1.107 Under s 23 of the Australian Law Reform Commission Act 1996 (Cth), reports presented to the Attorney-General must be tabled in Parliament within 15 sitting days, after which they become public documents. This Report is not a self-executing document—the ALRC provides advice and recommendations about the best way to proceed, but implementation always is a matter for the Government and others to whom recommendations are directed.
1.108 The ALRC’s earlier report on privacy contained draft legislation, which formed the basis of the Privacy Act. Such draft legislation was typical of the law reform effort in those times. The ALRC’s practice has changed, however, and draft bills are not produced unless specifically called for by the Terms of Reference. This is partly because drafting is a specialised function better left to the legislative drafting experts, and partly in recognition of the fact that the ALRC’s time and resources are better directed towards developing the policy settings that will shape any resulting legislation.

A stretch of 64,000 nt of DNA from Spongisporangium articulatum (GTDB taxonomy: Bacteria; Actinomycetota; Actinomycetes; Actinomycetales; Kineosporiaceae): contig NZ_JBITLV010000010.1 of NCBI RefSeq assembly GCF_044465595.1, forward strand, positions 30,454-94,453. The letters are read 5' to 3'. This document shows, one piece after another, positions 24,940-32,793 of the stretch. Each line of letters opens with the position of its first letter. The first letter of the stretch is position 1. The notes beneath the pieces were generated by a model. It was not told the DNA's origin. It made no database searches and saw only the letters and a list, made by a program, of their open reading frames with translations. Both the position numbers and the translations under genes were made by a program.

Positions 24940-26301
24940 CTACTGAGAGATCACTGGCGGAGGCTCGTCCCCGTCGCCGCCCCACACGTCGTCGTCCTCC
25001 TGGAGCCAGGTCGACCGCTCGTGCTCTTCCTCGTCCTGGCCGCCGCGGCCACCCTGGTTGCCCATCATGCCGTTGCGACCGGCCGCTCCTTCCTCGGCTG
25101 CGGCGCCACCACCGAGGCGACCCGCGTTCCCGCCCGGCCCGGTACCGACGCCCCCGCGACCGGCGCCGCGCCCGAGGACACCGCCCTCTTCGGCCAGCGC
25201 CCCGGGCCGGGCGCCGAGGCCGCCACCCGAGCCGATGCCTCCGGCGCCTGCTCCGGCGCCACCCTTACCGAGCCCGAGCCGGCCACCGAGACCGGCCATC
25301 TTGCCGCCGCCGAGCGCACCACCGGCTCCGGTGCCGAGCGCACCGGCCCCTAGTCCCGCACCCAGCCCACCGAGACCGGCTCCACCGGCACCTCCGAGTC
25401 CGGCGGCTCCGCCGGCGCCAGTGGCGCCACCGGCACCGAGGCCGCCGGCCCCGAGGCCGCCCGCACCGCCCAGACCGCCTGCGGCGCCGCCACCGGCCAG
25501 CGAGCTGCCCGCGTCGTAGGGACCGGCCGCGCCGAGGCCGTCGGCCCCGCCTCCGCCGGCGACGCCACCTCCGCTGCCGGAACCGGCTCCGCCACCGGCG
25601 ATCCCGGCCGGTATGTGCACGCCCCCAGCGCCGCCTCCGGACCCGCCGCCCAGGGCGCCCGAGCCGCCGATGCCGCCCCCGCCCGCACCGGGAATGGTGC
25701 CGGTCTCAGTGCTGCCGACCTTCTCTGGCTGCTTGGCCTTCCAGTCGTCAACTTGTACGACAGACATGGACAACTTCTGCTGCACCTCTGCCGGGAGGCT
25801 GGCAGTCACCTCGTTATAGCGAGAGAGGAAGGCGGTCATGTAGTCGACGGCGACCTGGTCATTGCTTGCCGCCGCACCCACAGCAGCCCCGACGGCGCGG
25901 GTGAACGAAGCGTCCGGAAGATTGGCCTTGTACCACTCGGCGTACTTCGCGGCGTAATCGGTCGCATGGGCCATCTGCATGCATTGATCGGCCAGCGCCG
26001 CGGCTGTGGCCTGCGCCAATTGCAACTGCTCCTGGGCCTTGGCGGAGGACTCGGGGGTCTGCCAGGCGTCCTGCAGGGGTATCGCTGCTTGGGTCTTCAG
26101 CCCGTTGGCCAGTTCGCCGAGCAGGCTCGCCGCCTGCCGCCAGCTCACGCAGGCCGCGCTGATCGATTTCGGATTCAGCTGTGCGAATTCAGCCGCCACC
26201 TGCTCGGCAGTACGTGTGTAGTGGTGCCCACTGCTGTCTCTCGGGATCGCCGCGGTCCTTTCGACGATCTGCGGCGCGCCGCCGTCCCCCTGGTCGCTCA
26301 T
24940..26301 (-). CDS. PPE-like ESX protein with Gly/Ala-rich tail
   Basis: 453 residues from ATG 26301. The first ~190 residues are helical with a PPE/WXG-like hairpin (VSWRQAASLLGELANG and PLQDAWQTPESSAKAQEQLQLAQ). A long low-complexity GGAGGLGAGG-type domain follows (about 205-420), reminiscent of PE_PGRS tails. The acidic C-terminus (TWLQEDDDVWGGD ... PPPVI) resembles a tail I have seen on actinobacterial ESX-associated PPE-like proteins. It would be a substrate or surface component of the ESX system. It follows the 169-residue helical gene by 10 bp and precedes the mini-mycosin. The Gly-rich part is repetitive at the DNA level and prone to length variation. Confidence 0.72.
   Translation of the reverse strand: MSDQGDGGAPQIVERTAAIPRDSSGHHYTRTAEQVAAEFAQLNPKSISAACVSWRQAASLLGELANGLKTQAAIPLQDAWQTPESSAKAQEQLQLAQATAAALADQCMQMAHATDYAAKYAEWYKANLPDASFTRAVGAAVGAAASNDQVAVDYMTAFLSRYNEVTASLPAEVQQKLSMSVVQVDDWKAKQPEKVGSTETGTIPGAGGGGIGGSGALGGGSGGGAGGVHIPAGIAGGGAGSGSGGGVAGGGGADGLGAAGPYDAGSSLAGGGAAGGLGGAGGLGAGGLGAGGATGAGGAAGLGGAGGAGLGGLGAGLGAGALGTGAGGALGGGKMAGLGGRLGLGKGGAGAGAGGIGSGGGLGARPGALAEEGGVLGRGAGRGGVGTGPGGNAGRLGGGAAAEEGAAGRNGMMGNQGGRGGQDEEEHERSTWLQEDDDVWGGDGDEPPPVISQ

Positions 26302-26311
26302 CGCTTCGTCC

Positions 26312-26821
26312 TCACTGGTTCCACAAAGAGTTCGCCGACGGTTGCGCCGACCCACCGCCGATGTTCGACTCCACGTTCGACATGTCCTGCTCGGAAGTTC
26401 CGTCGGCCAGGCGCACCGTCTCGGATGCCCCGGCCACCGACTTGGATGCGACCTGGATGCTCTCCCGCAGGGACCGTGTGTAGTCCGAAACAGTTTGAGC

1.109 The ALRC has not been asked to produce draft legislation in this Inquiry; however, the ALRC has drafted model UPPs—discussed in detail in Part D—to serve as a guide for the Office of Parliamentary Counsel, which ultimately will have the task of redrafting the Privacy Act in accordance with those recommendations accepted by Government.
 The ALRC has a strong record of having its advice followed. About 59% of the ALRC’s previous reports have been fully or substantially implemented, about 29% of reports have been partially implemented, 4% of reports are under consideration and 8% have had no implementation to date.